Northeast Japan Earthquake/Tsunami Reporting: Dead and Missing

Table of total counts by prefecture

I have been collecting the daily counts of missing and confirmed dead in my daily read of Asahi Shinbun. As of today, the Asahi reports that there are a total of  9737 confirmed dead, and 16,423 reported missing.  Miyagi Prefecture has experienced the largest numbers of dead and missing, while Iwate and Fukushima prefecture also have very high counts. Fukushima has a much larger number of missing compared with reported dead than any other prefecture, likely because evacuation zones around the Fukushima nuclear power plant do not allow access to aid in locating bodies.

Upward trends in both (see figure below) have been seen in all three of the hardest hit prefectures in the past two weeks, although the trend in confirmed dead and missing appears to be slowing. Miyagi Prefecture, however, has been reported ever more numbers of missing persons. As of now there are more than 25,000 people reported either missing or dead. Without running any formal analyses, I would expect that that number would level off to approximately 30,000 over the next few days, assuming that Miyagi Prefectures trend stabilizes within that time.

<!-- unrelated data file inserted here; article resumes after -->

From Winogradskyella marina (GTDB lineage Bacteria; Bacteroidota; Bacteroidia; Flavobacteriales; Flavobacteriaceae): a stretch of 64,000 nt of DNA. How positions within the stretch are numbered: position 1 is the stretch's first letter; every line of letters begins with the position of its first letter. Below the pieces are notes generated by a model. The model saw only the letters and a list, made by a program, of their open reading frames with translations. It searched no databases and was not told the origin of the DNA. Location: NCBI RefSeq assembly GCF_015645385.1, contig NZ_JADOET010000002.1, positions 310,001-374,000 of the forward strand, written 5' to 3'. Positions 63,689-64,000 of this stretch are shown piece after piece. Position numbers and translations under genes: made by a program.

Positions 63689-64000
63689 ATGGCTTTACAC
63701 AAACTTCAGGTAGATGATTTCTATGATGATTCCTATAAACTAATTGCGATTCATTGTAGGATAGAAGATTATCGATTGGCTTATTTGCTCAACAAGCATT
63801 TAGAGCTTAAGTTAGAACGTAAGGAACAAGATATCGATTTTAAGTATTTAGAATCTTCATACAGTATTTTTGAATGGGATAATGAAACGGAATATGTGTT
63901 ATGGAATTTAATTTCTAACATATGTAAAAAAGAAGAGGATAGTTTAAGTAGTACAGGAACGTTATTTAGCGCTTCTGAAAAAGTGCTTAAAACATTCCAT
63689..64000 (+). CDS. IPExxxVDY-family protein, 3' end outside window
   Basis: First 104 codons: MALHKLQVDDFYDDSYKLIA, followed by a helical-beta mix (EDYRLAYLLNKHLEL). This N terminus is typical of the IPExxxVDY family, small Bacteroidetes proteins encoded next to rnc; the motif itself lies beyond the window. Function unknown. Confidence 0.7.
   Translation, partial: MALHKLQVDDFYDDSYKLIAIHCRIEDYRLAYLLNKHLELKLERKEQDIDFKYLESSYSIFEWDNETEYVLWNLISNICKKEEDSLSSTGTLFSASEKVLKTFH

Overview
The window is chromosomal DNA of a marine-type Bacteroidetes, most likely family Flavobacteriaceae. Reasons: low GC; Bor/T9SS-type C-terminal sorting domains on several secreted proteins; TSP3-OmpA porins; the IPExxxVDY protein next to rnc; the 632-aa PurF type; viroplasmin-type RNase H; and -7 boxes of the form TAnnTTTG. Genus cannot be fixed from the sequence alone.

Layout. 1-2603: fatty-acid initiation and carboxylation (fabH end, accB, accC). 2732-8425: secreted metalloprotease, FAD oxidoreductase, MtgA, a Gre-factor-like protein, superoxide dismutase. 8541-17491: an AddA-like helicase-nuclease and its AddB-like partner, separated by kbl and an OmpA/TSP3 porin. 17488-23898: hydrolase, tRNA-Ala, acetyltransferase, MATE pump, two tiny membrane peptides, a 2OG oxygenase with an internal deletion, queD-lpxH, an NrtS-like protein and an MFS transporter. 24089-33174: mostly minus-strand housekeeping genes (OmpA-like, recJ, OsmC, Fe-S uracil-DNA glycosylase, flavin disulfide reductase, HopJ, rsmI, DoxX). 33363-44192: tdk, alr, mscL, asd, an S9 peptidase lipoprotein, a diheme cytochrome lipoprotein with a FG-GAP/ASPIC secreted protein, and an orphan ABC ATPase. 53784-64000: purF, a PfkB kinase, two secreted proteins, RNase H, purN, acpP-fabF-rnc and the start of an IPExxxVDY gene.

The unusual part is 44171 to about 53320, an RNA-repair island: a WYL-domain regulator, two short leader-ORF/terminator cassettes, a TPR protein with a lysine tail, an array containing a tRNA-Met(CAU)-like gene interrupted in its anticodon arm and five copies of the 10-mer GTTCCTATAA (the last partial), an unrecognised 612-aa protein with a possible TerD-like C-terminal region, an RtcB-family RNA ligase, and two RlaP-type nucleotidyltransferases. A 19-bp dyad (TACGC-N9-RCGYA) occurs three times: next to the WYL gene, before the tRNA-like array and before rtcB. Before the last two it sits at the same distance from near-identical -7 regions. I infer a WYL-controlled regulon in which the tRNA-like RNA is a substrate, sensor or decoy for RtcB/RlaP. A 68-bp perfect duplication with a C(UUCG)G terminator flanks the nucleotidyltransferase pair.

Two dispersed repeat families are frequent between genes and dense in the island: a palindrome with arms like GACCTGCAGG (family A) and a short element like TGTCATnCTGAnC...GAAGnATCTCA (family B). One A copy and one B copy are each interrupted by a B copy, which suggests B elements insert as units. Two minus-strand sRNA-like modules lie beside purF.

Ratio of missing to dead

The number of missing continues to outpace the number of death confirmations, likely due to bodies being washed out to seas, buried under rubble, and the limits of relief crews who are focused on helping the living cope with the loss of home and livelihood. Overall, there are nearly twice as many missing to confirmed dead, although, as noted above, Fukushima Prefecture has an exceedingly high disparity of missing to dead. As Miyagi Prefecture’s reporting of missing has incresased relative to a stabilizing trend of death conformations, the ratio of missing to dead has also increased.

Given the incredibly high numbers of dead and missing, it is only chance that has spared the larger urban centers of Chiba and Tokyo from what would have been devastation on a scale not seen since the Great Kanto Earthquake of 1923. This does not minimize or diminish the incredible toll that this disaster has had on human life and on the families who have lost loved ones, friends, home and livelihood. Japan will have numerous challenges lying ahead in its future.

Trends in reported missing and confirmed dead

About Pete Larson

Researcher at the University of Michigan Institute for Social Research. Lecturer in the University of Michigan School of Public Health and at the University of Massachusetts Amherst. I do epidemiology, public health, GIS, health disparities and environmental justice. I also do music and weird stuff.

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